New York Judge Arrested For DUI On Way To Court

astacio-via-ABC-13-Wham-screengrab-e1455564701829-247x162We have previously dealt with the issue of judges arrested for DUI and how to address such cases in their continuing on the court (here and here and here and here and here). Another such case has arisen with the arrest in New York of Judge Leticia Astacio. While it was a Saturday morning, police say that Astacio was on her way to work when she had an accident with another car on Interstate 490. She refused to take a Breathalyzer and was arrested for DUI. Astacio is a former assistant district attorney who prosecuted drunk driving cases.

Astacio was elected to the court in 2014 and was scheduled to preside over criminal court arraignments. Her car had heavy front end damage and two flat tires on the driver’s side. In the police report, a trooper says he smelled a strong odor of alcohol on Astacio’s breath and charged her with DWI. She refused the breath test.

What makes this case particularly interesting is that Astacio refused the breathalyzer so the charge was made on the basis for the refusal and the observations of the officer. The degree of intoxication was either not determined with a blood alcohol content (BAC) test or has yet to be reported if carried out after the arrest.

In New York, you are required to take a blood, breath, urine, or saliva test if you are arrested for a DWI. Such tests can be demanded with any accident by an officer who acts under New York’s “implied consent” law. Under this law, if you are lawfully arrested by an officer who has probable cause to believe that you have been driving while intoxicated, then you consent to taking a chemical test of your blood, breath, urine or saliva to determine your BAC.

If an officer simply suspects DUI in a stop, the driver may refuse but the Department of Motor Vehicles (DMV) can suspend his license for one year. Many lawyers recommend not taking the test if there is an accident where someone is injured or where there is a prior DUI offense.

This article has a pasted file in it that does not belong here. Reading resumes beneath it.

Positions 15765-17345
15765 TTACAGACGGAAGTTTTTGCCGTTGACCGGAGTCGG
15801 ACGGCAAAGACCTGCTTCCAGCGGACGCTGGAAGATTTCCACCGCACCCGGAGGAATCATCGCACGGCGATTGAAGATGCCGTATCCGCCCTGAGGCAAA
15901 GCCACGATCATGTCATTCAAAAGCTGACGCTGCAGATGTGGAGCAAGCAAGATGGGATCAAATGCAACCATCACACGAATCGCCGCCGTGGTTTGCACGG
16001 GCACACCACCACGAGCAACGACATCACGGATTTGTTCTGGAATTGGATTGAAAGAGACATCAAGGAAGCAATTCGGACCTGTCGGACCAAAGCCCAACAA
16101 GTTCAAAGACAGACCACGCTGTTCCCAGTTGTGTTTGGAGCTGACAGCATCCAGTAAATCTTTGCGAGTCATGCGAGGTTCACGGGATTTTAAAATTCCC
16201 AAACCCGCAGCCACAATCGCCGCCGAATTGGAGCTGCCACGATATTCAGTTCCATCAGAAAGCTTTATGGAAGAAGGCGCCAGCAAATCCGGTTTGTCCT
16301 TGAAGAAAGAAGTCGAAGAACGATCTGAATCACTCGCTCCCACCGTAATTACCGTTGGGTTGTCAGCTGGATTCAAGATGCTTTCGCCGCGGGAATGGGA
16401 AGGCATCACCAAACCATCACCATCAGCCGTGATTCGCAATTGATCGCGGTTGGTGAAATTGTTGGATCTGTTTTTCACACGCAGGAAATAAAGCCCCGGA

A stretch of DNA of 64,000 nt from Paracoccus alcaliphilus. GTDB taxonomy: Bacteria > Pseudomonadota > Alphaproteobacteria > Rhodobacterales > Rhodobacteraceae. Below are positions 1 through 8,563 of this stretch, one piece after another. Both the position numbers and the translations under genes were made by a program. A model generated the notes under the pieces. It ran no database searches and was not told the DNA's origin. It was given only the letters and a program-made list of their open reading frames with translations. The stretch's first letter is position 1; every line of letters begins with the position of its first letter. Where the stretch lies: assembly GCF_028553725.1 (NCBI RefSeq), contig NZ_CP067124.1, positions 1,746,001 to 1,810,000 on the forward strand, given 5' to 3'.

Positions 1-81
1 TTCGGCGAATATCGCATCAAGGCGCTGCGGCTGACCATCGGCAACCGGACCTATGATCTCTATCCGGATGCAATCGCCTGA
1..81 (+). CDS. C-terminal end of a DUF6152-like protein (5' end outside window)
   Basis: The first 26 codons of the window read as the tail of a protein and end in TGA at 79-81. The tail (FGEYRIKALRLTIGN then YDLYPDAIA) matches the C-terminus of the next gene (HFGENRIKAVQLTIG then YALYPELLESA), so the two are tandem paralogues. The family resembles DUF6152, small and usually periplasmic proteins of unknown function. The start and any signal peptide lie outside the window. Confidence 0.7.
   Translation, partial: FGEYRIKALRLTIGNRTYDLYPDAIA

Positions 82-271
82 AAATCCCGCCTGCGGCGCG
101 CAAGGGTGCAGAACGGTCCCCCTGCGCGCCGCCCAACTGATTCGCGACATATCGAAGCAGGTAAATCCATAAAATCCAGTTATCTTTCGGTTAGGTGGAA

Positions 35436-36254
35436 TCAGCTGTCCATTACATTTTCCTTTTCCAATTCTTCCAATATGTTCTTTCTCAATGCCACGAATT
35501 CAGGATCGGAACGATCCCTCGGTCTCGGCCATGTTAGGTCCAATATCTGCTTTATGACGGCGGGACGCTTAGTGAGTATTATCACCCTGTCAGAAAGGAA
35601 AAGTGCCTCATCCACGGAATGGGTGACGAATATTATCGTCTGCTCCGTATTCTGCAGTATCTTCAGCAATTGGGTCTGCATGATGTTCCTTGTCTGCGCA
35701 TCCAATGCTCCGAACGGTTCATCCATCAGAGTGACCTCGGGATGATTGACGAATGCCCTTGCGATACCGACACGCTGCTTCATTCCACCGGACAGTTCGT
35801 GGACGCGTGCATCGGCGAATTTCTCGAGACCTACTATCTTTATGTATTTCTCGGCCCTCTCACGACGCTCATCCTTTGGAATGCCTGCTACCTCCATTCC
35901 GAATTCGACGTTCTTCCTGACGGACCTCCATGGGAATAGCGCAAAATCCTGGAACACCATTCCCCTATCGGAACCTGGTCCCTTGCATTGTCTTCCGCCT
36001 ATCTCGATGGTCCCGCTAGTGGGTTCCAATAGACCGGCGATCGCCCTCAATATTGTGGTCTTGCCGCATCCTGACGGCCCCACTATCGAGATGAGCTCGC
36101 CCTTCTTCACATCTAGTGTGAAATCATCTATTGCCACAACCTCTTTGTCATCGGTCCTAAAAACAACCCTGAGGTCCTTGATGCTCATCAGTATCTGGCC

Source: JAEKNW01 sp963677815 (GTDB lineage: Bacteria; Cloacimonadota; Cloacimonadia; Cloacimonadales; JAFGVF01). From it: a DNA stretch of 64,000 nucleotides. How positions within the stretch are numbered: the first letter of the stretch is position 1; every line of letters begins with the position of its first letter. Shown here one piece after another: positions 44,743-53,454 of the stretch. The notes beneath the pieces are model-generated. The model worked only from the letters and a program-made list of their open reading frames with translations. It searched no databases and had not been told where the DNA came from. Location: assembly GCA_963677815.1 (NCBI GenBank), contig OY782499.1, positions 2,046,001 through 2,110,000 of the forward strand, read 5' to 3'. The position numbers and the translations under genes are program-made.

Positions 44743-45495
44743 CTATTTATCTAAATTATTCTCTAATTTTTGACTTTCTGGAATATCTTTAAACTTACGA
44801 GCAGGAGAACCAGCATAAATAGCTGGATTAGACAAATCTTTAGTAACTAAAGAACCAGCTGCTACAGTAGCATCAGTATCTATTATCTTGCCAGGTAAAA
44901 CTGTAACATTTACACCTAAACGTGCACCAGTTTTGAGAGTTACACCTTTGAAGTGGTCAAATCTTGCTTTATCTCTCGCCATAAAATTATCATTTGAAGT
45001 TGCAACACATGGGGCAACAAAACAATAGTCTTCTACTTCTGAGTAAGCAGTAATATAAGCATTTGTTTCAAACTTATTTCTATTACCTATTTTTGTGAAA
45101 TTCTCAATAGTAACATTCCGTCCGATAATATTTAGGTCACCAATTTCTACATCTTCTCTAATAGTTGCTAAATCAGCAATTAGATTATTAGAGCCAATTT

For a first offense with a BAC of .08% and higher, there is generally a license suspension of a minimum of six months. It goes up to one-year for drivers under 21 or with BAC over .18. There is no minimum incarceration level for a first offense but there is the potential for up to one year pending case. First offenders are required to use an ignition interlock device in New York. Fines for a first offender range from $500 to $1000 (with higher fines of between $1,000 and $2500 if BAC is over .18).

The question is how treat a judge who has driven under the influence. It raises some tough questions. According to a recent report, the charge was only for a misdemeanor and she could be allowed to continue to hear cases.

Does the level of the BAC matter? The level of legal intoxication has been dramatically lowered over the years so that a single drink can now trigger an arrest. Yet, regardless of the level, it is still a crime that puts others at risk.

Does it matter that a judge refused the test? After all, such a refusal is a right if a driver is not under arrest.

Assuming that the judge is found guilty but is not given jail time, should this be a matter for a judicial reprimand or censure rather than removal from the bench? A prior judge was simply given a censure

Finally, should such a conviction, if it occurs, result in a loss or suspension of a license by the New York bar?

27 thoughts on “New York Judge Arrested For DUI On Way To Court

  1. If I had it to do over again I’d refuse the test. Ended up admitting that I had a BAC that constituted a crime. This triggered so many, many unpleasant and unforeseen consequences even though nobody got injured and nothing got hurt. I got pulled because LEO saw an easy mark. To me the issue with this judge is that she was in a wreck. Cheers

  2. bmw:

    Sorry to learn about your situation. I was once stopped for DUI. Fortunately my BAC was less than half the legal limit, but I still had to have a lawyer with me in court to protect my rights.

    No harm, no foul, but plenty of penalties – you say. I agree.

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